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3 Responses to “Federal court judge approves Sixties Scoop settlement”

  1. Scavuzzojames@gmail.com'
    James May 14, 2018 at 1:05 pm #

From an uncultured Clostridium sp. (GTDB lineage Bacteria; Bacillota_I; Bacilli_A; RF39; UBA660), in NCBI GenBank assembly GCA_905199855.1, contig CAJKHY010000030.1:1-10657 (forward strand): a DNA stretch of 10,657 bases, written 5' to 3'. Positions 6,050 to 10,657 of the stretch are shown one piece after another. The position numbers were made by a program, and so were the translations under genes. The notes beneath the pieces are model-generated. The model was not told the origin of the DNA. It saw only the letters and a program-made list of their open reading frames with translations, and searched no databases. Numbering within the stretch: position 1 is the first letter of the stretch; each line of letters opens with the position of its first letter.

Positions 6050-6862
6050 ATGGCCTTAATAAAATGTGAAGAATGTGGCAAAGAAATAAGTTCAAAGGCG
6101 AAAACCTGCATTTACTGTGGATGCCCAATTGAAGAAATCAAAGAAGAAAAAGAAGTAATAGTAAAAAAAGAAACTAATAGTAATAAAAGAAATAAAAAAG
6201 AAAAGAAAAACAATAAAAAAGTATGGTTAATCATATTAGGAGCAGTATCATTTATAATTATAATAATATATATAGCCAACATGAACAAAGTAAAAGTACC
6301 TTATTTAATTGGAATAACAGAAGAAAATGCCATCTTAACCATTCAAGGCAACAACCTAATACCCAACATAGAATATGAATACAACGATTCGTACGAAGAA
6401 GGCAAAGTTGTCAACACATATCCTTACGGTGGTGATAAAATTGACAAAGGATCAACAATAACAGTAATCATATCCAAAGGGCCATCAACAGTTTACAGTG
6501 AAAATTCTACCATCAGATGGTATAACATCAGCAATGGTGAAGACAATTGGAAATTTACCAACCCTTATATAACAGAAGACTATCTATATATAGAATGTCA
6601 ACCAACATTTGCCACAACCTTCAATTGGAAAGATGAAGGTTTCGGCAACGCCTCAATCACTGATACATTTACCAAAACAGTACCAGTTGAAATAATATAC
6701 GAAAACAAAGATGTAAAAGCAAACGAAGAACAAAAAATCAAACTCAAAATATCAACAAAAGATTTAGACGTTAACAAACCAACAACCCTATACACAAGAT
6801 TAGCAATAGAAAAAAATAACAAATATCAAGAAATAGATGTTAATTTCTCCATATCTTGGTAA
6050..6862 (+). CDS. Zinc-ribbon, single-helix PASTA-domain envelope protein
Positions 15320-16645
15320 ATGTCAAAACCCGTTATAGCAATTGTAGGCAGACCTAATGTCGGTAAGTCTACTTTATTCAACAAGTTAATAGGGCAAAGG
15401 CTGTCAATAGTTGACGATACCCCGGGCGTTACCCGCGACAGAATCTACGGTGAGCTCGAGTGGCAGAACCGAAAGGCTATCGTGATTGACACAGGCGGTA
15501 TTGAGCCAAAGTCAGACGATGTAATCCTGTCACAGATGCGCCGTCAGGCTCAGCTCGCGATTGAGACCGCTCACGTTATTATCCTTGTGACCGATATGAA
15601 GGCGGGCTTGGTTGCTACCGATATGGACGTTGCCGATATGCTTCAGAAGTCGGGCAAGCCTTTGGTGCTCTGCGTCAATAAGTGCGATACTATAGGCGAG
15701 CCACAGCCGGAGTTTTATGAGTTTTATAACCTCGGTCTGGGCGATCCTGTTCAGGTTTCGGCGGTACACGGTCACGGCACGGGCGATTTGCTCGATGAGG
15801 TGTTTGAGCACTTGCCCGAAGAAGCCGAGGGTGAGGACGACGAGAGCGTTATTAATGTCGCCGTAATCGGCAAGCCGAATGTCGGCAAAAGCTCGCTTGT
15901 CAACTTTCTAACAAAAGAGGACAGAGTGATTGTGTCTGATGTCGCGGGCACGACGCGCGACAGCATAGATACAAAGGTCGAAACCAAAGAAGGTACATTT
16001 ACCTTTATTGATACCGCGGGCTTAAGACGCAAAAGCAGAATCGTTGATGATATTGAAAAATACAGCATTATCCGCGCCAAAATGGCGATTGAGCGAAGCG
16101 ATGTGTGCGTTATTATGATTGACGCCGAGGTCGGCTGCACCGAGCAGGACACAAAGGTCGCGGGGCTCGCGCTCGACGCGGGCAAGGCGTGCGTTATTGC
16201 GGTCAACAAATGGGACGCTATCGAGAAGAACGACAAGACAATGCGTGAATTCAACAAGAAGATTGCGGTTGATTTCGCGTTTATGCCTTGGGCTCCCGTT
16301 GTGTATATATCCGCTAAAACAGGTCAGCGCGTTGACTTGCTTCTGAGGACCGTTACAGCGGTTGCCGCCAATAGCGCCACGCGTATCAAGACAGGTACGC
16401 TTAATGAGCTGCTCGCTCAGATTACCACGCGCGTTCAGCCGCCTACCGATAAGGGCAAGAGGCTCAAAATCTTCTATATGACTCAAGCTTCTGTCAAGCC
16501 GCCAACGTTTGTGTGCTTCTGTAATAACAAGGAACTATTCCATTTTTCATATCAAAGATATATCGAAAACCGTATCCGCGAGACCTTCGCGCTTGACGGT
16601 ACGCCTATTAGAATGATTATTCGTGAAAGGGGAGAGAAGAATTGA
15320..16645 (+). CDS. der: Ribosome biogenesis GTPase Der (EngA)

This “Settlement “ is a joke… only the lawyers are winning. Survivors like my wife are being subjected to the trauma they were forced to experience as children. Many indigenous peoples have taken their own lives wither by accident or on purpose because of the injuries caused by the Canadian Government. The current government knows exactly who was in the “program “ of that time, yet everyone is having to prove they qualify for this excuse of a settlement. Here’s a thought for you Canada, the government broke its own laws and ripped families apart…. SELLING citizens to other countries. These people the true FIRST CANADIANS…. are being GIVEN this “Settlement “ of $50,000 as a Formal Appalougy for the pain and suffering of the people. I just witnessed the reunion of a brother and sister… this reunion took 47 years to happen… they last saw each other as three adults tore them apart as they tried to hold on to each other for safety. Now we are saying that they deserve $1063.83 PER YEAR ($50,000) in this case. My wife was place in “Care” were as a five year old little girl she was forced to cut her hair… she was repeatedly raped by one of her caregivers. She was sent (sold) to a family in the USA where she was often reminded that she was owned.. that they paid for her and that she was to do what she was told. She was hit for speaking the only language she knew which was her native tongue. And our “Justice System “ is being paid $75 million dollars for what??? Bringing the CRIMES caused by the law makers and the Government of the day??? This Government ran this program for Ten Years!!!!! So here’s a thought for all the parents of Canada… look into the eyes of your children feel the love to have all the happiness in your heart…. now there might be a knock at the door or someone just shows up at your child’s school and takes your child because they say you are unfit or unworthy to care for them. That the Government knows what is best not only for your child but for all the children of this culture. Most of these parents are no longer with us…. so to the children the Government is saying “Take your allowance “ and run along. This is the JOKE…. Where is the help for these survivors????